F1 24: How To Drive Without Traction Control

It can be incredibly hard to start driving with the traction control assist disabled, especially if racing with a controller. In this guide, I'll show you our top tips for driving without traction control in F1 24.

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F1 24 Drive without Traction control

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Transitioning from using full traction control assists in F1 24 to no traction control can be one of the toughest challenges in this year’s Formula 1 game.

Using no traction control can initially feel like your car is driving on ice. However, perseverance, a lot of practice and utilising our tips on how to drive without traction control in F1 24 can help you make the transition a lot easier.

In this guide, my goal is to help you switch to not using any traction control in F1 24. I’ll briefly run through how traction control works and what assist settings are fastest. Then I’ll show you my top tips for driving without TC enabled.

Is it faster to use traction control in F1 24?

Let’s start with the big question. Is driving with traction control slower or faster in F1 24? If you are a casual player or new to the series, there is no doubt that you will be faster with traction control enabled. This is purely because driving a Formula 1 car with traction control is much easier.

However, if you are a seasoned or returning player and you’re hunting for those extra tenths of a second. Driving without traction control can allow you to put in potentially faster lap times. You’ll have more control over your car and acceleration, which can help you be faster in F1 24.

Watch our guide on how to drive F1 24 without traction control

How to turn off traction control in F1 24

To disable traction control, go to the “assists” menu within the settings. Scroll down to the traction control assist and set it to off. There is a medium setting if you are struggling to make the jump from on to off.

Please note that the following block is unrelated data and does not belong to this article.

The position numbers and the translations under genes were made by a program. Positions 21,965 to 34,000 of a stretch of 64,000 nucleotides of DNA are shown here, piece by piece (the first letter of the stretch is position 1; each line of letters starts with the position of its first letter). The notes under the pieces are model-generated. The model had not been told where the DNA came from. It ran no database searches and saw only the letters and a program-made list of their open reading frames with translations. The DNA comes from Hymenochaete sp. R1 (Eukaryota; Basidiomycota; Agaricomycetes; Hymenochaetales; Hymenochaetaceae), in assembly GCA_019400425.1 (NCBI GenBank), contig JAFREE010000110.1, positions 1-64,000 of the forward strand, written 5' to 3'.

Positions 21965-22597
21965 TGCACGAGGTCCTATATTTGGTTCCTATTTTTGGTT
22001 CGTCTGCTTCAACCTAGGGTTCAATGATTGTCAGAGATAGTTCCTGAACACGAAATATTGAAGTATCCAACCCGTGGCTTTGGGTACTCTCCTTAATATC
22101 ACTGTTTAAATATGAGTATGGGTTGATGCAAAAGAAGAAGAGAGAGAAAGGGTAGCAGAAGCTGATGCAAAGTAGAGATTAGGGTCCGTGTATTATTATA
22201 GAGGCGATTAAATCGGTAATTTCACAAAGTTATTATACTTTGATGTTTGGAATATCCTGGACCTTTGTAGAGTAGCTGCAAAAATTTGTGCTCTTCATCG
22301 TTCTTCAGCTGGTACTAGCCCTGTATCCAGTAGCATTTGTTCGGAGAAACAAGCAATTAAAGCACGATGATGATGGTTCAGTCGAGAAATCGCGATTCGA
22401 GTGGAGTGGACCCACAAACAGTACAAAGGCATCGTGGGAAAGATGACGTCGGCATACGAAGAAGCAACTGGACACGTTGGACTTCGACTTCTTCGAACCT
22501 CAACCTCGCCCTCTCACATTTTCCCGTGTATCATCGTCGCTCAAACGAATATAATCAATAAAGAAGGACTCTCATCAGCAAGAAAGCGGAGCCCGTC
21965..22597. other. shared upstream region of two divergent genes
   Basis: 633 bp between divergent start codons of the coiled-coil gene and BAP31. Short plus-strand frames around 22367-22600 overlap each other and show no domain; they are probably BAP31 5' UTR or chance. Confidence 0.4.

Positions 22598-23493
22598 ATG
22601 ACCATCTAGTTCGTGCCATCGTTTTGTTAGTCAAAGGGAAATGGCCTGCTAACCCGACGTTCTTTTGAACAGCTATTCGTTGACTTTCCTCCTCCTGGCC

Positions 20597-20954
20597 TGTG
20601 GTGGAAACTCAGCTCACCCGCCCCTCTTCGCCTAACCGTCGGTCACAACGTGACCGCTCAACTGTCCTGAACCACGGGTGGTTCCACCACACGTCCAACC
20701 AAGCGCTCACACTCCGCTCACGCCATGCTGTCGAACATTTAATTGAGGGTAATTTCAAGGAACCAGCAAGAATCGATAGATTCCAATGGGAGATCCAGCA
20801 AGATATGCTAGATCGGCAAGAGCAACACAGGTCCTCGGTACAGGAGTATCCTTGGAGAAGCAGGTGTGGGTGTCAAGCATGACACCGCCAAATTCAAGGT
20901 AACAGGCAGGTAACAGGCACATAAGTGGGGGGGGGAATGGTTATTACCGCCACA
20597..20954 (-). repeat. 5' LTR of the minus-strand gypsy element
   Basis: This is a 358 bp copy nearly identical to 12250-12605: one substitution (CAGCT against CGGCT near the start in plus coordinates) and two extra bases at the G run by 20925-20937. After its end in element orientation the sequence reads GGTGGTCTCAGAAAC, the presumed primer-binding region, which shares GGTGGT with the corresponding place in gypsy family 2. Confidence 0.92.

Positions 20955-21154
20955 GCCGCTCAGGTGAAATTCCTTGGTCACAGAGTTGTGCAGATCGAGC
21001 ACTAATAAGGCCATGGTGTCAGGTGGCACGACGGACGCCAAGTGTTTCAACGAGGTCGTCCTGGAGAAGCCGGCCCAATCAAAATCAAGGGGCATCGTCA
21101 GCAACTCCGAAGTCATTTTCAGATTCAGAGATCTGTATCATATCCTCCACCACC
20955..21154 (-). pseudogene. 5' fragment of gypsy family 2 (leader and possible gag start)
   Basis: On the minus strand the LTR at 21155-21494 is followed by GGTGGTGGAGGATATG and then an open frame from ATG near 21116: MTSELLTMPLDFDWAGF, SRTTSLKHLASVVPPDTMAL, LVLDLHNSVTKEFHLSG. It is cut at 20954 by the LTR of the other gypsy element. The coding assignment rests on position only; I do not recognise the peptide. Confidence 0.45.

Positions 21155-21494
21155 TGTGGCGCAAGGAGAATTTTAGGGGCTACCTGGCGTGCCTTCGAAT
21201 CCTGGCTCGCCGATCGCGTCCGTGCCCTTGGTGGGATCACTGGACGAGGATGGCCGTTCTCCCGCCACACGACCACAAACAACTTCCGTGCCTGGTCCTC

1. Navigate to the ‘Assists’ menu within the main settings.
  2. Scroll to the traction control assist setting.
  3. Select either off or medium.

Tips for driving without traction control

Now that traction control has been disabled, let’s discuss my top tips for making your driving experience without TC a little smoother. Your first laps on track after disabling traction control may be a bit hairy, and you’ll probably be putting in slower lap times. However, don’t worry; that will all change over time.

Tip 1: Lower your traction control assist gradually

If you are really struggling without traction control, my first tip is to utilise the medium assist setting. This is included in F1 24 as the developers know that the transition between full and no traction control is pretty big.

The medium traction control assist will reduce the impact of the TC system. However, it is a safety net that will still prevent you from spinning or losing control completely.

F1 23 Assists Screen

I wouldn’t recommend using the medium setting for too long, as it may make it harder to make that final jump to disabling TC completely. Only use it as a short-term option if you are really struggling.

If you are a controller player, using medium traction control may be the best full-time option. Racing without traction control on a controller can be incredibly hard. Our recommended F1 24 controller settings can help you gain more control while accelerating.

Tip 2: Accelerate in a straight line as much as possible